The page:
Note: Ballotpedia will be read-only from 9pm CST on February 25-March 2 while Judgepedia is merged into Ballotpedia.
For status updates, visit lucyburns.org.

Texas Commercial Loans, Proposition 5 (2005)

From Ballotpedia
Jump to: navigation, search
Voting on
Business Regulation
Business regulation.jpg
Ballot Measures
By state
By year
Not on ballot
Texas Constitution
Seal of Texas.svg.png
Preamble
Articles
12
3 (1-43)3 (44-49)3 (50-67)
4567891011121314151617

The Texas Commercial Loans Amendment, also known as Proposition 5, was on the November 8, 2005 ballot in Texas as a legislatively-referred constitutional amendment, where it was defeated. The measure would have authorized the legislature to exempt commercial loans from state usury laws that set maximum interest rates. Commercial loans are loans made primarily for business, commercial, investment, agricultural, or similar purposes and not primarily for personal, family, or household purposes.[1][2]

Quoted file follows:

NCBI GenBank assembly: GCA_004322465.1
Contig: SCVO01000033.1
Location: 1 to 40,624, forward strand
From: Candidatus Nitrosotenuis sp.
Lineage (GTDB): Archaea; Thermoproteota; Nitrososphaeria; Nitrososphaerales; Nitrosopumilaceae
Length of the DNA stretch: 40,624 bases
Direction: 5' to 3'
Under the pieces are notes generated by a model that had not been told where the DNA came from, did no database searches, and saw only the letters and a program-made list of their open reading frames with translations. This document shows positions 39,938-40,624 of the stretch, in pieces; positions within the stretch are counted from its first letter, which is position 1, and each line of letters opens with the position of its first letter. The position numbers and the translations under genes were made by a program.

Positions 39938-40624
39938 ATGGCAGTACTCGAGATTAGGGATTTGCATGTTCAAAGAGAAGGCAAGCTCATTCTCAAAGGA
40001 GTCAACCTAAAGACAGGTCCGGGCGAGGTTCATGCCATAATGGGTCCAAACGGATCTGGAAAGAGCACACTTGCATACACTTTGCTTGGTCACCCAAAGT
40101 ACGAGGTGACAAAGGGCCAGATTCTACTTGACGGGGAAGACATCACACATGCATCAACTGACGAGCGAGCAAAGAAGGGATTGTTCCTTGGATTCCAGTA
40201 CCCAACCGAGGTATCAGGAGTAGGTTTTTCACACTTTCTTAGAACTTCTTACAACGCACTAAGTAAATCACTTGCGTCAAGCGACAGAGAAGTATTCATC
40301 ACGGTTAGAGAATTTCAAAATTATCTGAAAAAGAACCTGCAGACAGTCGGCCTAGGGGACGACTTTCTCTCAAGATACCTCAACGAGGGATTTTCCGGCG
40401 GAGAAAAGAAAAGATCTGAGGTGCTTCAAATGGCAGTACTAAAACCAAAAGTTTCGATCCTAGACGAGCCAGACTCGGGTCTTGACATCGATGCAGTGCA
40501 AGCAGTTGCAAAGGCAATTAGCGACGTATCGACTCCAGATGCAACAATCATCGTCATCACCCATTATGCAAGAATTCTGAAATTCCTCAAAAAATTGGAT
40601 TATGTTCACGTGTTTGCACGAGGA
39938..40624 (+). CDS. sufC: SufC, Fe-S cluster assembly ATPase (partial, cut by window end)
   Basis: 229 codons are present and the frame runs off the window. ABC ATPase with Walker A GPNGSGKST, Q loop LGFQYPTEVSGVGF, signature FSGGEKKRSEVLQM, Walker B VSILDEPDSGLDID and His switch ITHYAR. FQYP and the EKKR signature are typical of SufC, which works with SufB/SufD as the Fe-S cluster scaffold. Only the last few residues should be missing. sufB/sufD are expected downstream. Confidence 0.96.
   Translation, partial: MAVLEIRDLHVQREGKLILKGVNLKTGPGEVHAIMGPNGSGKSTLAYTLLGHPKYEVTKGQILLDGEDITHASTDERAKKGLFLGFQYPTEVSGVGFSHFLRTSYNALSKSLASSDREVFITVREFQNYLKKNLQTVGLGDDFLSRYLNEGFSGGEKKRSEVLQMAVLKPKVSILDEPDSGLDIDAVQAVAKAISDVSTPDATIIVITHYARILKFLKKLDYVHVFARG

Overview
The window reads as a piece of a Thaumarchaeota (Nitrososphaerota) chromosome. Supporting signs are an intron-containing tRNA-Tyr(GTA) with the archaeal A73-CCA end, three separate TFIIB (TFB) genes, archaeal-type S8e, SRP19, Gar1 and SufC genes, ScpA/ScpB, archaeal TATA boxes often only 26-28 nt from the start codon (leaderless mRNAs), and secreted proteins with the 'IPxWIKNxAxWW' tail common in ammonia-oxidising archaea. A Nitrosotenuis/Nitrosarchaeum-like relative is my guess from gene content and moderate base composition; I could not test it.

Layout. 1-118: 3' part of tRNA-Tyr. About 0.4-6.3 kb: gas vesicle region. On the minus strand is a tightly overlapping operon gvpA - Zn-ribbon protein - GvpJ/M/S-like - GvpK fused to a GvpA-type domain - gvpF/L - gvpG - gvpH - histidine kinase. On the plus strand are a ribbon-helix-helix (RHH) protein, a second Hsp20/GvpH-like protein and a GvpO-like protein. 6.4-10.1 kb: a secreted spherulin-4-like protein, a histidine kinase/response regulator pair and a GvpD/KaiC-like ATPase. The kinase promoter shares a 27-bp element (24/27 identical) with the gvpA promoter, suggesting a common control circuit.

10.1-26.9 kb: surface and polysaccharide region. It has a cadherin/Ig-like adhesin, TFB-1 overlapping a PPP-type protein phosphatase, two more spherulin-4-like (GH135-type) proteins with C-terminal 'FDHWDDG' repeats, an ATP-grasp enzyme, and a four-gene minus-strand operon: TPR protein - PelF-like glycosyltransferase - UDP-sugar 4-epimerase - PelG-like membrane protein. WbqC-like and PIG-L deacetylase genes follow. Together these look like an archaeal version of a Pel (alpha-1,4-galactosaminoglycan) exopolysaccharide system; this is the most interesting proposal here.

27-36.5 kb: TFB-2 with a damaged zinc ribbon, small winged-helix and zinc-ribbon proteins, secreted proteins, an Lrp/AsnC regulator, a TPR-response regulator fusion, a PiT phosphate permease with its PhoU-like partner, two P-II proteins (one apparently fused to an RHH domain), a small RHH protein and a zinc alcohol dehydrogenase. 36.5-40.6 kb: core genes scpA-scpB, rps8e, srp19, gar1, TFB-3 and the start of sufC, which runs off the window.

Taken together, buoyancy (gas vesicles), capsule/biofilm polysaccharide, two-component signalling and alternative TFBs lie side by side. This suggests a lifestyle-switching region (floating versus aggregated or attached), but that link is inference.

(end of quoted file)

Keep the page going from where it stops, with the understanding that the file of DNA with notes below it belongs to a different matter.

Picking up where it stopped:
Election results

Texas Proposition 5 (2005)
ResultVotesPercentage
Defeatedd No1,147,62856.59%
Yes 880,379 43.41%

Election results via: Legislative Reference Library of Texas

Text of measure

The text of the measure can be read here.

Path to the ballot

See also: Laws governing direct democracy in Texas

As laid out in Article 17 of the Texas Constitution, in order for a proposed constitutional amendment to be placed on the ballot, the Texas State Legislature must propose the amendment in a joint resolution of both the Texas State Senate and the Texas House of Representatives. The joint resolution can originate in either the House or the Senate. The resolution must be adopted by a vote of at least two-thirds of the membership of each house of the legislature. That amounts to a minimum of 100 votes in the House of Representatives and 21 votes in the Senate.

See also

BP-Initials-UPDATED.png
Suggest a link

External links

References


BallotMeasureFinal badge.png
This historical ballot measure article requires that the text of the measure be added to the page.